I have been feeling it lately. The continuous inner dialogue that, usually a low hum, has reached a deafening scream. You know the feeling. Constantly deciding what gets your attention when a million things are vying for it. Some days/weeks/months, I feel like I’ve got this working mom gig handled. Other times, when every aspect of my life seems to demand my immediate attention, I feel like I’m dropping all of the balls at once.
Before becoming a mother, I poured my energy into my education and later my career. My source of pride was in getting good grades in school and positive reviews at work. Now having a husband and two young children who also deserve the best of me, it’s been a bit of a juggling act to maintain all the areas of my life with that same, limited amount of energy.
I know you have heard it before: balance. But what does it mean? What do you do when you are preparing for trial, your husband is traveling, and you have a sick child? It means you do your best with the resources you have. Sometimes work may get neglected and sometimes your family may feel neglected because the truth of it is, you can’t be everything to everyone at the same time.
I have been beating myself up lately. I haven’t made any big mistakes, I just feel like my overall performance has been lacking. I’m either at the office late or taking work home while my kids watch a little too much Mickey Mouse Clubhouse, or I’m leaving early to run to this pediatrician appointment or that school show while I have emails piling up and phone calls not returned.
I recently saw an article in The Atlantic titled, “Why Self-Compassion Works Better Than Self-Esteem” by Olga Khazan. The author of the article interviews Kristin Neff, a psychology professor at the University of Texas and author of the book, Self-Compassion: Stop Beating Yourself Up and Leave Insecurity Behind. In the interview, Ms. Neff discusses the pitfalls of focusing on self-esteem, most notably, that to build our own self-esteem, it comes at the cost of putting others down. Instead, she advises, “treating yourself with the same kind of kindness, care, compassion, as you would treat those you care about – your good friends, your loved ones.”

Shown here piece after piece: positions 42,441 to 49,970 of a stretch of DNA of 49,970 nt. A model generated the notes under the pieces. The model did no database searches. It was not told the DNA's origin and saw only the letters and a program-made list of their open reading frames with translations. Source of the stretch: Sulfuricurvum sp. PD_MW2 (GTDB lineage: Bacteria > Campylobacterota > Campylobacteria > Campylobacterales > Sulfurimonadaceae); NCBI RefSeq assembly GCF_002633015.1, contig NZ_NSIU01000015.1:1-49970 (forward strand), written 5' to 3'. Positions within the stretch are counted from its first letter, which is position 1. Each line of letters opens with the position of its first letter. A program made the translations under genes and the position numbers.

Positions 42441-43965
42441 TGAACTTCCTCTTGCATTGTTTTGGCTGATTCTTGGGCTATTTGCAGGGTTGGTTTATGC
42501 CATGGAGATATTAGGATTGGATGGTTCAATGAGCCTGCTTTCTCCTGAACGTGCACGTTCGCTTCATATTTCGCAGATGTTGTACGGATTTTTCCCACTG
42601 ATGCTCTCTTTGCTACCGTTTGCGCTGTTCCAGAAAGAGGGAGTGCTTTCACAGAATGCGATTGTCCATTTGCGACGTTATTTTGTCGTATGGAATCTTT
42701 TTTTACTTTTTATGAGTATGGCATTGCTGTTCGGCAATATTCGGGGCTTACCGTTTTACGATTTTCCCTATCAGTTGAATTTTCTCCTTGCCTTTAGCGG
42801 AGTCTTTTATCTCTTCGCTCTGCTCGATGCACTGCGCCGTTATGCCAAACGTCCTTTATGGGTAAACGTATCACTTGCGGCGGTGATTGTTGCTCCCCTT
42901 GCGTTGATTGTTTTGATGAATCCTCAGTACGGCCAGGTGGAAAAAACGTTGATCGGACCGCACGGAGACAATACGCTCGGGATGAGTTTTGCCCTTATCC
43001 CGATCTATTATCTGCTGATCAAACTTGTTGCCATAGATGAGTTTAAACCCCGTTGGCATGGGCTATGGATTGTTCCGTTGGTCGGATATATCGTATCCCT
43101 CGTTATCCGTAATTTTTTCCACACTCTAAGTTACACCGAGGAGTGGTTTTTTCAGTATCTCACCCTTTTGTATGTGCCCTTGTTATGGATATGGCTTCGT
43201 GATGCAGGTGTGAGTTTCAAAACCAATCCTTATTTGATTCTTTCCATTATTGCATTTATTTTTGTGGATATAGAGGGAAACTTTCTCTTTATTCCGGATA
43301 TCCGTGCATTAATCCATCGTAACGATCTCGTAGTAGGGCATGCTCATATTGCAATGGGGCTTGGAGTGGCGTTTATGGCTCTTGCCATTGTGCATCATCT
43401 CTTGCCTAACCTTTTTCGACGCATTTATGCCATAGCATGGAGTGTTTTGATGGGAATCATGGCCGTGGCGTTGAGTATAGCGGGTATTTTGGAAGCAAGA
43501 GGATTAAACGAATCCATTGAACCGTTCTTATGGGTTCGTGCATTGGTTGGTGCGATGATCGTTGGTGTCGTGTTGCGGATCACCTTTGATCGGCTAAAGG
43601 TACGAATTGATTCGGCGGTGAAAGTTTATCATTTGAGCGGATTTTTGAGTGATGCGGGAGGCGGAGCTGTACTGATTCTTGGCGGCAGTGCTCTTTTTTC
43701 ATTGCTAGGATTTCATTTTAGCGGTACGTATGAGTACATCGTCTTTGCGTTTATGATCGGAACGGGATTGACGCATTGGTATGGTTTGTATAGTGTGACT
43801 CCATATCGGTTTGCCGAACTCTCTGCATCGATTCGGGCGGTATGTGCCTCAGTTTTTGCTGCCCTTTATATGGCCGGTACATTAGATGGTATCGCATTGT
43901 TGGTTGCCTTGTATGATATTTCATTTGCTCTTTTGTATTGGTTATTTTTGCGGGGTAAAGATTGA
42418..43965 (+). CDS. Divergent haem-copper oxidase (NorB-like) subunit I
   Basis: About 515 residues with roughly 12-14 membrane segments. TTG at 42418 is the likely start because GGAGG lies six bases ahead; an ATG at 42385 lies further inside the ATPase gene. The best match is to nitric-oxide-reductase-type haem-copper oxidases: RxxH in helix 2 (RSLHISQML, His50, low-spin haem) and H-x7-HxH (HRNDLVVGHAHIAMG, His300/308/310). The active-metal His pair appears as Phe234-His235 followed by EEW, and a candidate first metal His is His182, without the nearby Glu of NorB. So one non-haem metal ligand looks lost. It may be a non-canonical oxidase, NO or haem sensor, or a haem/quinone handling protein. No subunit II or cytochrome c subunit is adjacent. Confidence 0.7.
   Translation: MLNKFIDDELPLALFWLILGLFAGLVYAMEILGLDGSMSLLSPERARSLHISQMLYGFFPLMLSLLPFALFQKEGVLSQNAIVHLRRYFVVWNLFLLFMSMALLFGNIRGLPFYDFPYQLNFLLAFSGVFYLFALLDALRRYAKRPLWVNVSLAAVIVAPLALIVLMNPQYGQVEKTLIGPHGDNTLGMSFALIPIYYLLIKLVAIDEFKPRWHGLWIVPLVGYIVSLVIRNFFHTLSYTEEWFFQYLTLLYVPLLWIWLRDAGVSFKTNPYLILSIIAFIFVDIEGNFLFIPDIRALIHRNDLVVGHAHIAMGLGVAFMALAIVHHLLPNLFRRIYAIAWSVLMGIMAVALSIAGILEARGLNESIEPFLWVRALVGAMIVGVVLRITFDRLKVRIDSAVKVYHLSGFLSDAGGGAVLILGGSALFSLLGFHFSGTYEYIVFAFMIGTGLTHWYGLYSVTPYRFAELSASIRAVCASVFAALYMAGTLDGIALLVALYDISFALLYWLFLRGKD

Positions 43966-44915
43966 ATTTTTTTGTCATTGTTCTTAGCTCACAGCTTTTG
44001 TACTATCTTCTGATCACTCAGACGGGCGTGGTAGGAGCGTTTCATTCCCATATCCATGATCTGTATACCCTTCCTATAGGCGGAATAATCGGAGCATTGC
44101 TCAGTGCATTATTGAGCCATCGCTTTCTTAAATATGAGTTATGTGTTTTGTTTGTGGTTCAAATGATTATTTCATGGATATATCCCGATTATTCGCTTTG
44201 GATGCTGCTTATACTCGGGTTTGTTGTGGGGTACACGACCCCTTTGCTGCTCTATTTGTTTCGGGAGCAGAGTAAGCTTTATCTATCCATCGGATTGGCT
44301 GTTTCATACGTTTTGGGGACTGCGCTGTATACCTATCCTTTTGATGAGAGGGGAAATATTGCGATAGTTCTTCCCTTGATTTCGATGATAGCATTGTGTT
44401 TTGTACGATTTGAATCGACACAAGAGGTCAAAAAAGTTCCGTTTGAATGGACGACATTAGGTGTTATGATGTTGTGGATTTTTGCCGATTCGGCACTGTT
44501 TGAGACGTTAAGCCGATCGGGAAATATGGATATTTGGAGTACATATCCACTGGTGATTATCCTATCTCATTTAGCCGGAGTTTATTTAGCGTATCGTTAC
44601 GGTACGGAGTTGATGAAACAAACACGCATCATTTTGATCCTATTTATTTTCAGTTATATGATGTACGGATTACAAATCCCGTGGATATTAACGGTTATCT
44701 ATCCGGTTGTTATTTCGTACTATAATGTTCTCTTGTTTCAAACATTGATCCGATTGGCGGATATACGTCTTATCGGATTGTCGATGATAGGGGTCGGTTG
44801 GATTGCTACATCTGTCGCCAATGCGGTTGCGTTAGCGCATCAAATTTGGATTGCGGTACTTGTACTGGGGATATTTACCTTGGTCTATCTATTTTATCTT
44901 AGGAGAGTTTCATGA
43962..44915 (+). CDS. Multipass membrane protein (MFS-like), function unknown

Since reading the article, I have been keeping the notion of self-compassion at the forefront of my inner dialogue. Now that doesn’t mean I give myself a pass for poor work. To me, it means I acknowledge the current situation for exactly what it is and sincerely examine my role, without judgment.
The thing about life is, it’s messy and imperfect and we are all imperfect humans (as much as we try to deny it). Imperfection has been a difficult lesson for me to internalize and self-compassion is a fairly new concept for me. Going forward, I plan to dig deeper into my definition of self-compassion and I urge you to do the same. After all, we are all imperfect humans trying to get through this life as best we can. Maybe self-compassion can turn into compassion for each other.
This blog was authored by Siobhan Strott